Post Familie Winery – Standard Bearer for Arkansas Wine
You drive up a windy, crooked mountain road to get to Post Familie Winery but as Regional Correspondent Tim Pingelton discovered it is well worth the trip.
June 4, 2007
Joseph Post, great-great grandson of founder Jacob Post, drove me around Altus and Post Familie’s nearly 200 acres of planted vineyard. Joseph gave a solid handshake and did not hide his concern about a devastating frost throughout the Midwest that will drastically cut production for a few years to come.
Joseph runs the winery with the help of several of his relatives - Andrew the winemaker, Matthew the chemist, Thomas the vineyard manager, Paul the “cellar rat,” and others. Joseph stated, “This is my 34th year on the payroll, but we all grew up (as) happy indentured servants.” In Altus, there are more than four times as many Posts than there are Smiths. The St. Mary’s cemetery, a ten-minute stroll from Joseph’s house, is the resting place of numerous Posts and his “retirement place,” he jokes.
Zinfandel and other vinifera grow well in Altus, in part because of its unique microclimate. The vineyards are on top of a foothill (about 900’ elevation) of the Boston Mountains. Mount Magazine, the highest point in Arkansas, can be seen
A Mountain of WinePost Familie is a large winery that makes a diverse body of wines: Vinifera such as Chardonnay and Syrah, hybrids such as Vignoles and Munson, and Rotundifolia (Red and White Muscadine). They harvest their estate grapes at night to hold off phenolics (compounds that might otherwise impart bitterness of harshness), and clean, fresh berry flavor is evident in the finished product. The Post Familie 2004 Munson has a slight herbaceous quality and tartness, but its smooth tannins allow full berry expression.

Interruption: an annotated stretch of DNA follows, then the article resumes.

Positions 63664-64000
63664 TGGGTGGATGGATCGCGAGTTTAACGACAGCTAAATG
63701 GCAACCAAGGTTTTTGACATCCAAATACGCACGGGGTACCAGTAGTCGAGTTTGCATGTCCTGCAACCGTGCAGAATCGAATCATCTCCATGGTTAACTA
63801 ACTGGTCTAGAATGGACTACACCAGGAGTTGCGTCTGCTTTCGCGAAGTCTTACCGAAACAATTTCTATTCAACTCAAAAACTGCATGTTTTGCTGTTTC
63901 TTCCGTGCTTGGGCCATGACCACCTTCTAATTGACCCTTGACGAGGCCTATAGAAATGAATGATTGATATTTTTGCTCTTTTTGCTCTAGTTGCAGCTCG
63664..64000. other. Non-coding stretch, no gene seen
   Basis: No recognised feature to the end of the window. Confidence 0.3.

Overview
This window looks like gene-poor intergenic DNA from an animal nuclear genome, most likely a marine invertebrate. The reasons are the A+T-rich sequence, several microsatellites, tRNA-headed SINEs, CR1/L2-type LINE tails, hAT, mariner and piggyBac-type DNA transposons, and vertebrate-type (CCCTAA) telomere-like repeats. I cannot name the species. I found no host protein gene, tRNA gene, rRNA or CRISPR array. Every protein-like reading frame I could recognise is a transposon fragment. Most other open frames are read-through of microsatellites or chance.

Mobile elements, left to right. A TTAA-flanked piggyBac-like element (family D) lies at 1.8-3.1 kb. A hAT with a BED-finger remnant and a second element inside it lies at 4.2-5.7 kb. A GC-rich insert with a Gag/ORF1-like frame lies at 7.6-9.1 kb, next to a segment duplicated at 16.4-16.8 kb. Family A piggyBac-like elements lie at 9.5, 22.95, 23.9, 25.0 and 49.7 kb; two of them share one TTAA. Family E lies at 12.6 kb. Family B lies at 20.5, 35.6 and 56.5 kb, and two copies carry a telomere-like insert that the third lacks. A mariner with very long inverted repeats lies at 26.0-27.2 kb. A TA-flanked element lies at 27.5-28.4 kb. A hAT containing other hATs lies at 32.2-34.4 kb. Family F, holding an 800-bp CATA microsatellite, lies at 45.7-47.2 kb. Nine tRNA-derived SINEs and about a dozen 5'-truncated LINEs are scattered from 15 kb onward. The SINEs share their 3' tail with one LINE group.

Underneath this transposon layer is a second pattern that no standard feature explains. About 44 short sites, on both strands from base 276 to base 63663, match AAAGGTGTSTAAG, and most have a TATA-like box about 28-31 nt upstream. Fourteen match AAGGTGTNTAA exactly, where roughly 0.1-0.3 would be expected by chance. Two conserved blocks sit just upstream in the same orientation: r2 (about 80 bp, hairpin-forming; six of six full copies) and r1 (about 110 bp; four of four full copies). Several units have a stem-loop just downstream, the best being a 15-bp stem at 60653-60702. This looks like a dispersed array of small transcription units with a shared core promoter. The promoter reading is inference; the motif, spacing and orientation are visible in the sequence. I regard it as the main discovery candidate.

When I asked Joseph which cultivars are the most troublesome, he adjusted his cap and said, “We’ve had struggles with them all.”In time the dry summers called for drip irrigation to be installed over much of the vineyards. This was a relatively recent addition: “We installed that about 20 years ago, but we didn’t need it the first 100 years of production.”
Talk soon turned to the 2007 frost, which will not soon be forgotten in this area. The frost was so devastating because there were about 4 days of freezing temperatures which followed a few weeks of unseasonably warm temperature.
Many vineyards in Altus use a berm system, where the orangey iron-oxide soil is pushed away from the vine trunk to collect precipitation in the hot months and pushed back to the trunk in the cold months to protect the vine. The Posts devised a tractor attachment that does the job perfectly.
Definitely a Post Family AffairThe Posts are physically involved in vineyard and cellar duties. Thomas Post, sitting on a tractor and wearing well-worn work gloves, discussed encouraging results with a root they are developing and the attributes of the vineyard’s “Linker” soil, which is well-drained sandy loam. “You can see it’s not rocky. Once in a while we lay down some lime for the pH, but that’s about it.” They used to have crimson clover (like regular clover but with a red flower instead of white) as ground cover in the vineyard rows. Rye is used now because the clover was suspected of harboring vine-destroying insects.
Your product needs an advantage if you want to sell nationally and internationally,” Post simply stated. The Post Familie advantage is encouraging natural varietal expression. Thomas Post knows every row of vineyard. The tendency is more toward traditional winemaking than toward ultra modern, push button operations. The Posts get dirty. The result is a Munson wine that has all the qualities of a Munson rather than those of a Chambourcin or an Ives Noir, rather close varieties in organoleptic terms.
The Post Familie Winery sells slicks (unlabeled bottled wine) to other wineries and vines to other vineyards (“That’s how we make our school money.") This is a winery’s winery with generations of lessons learned and production that just keeps up with demand.
Photos by Tim Pingelton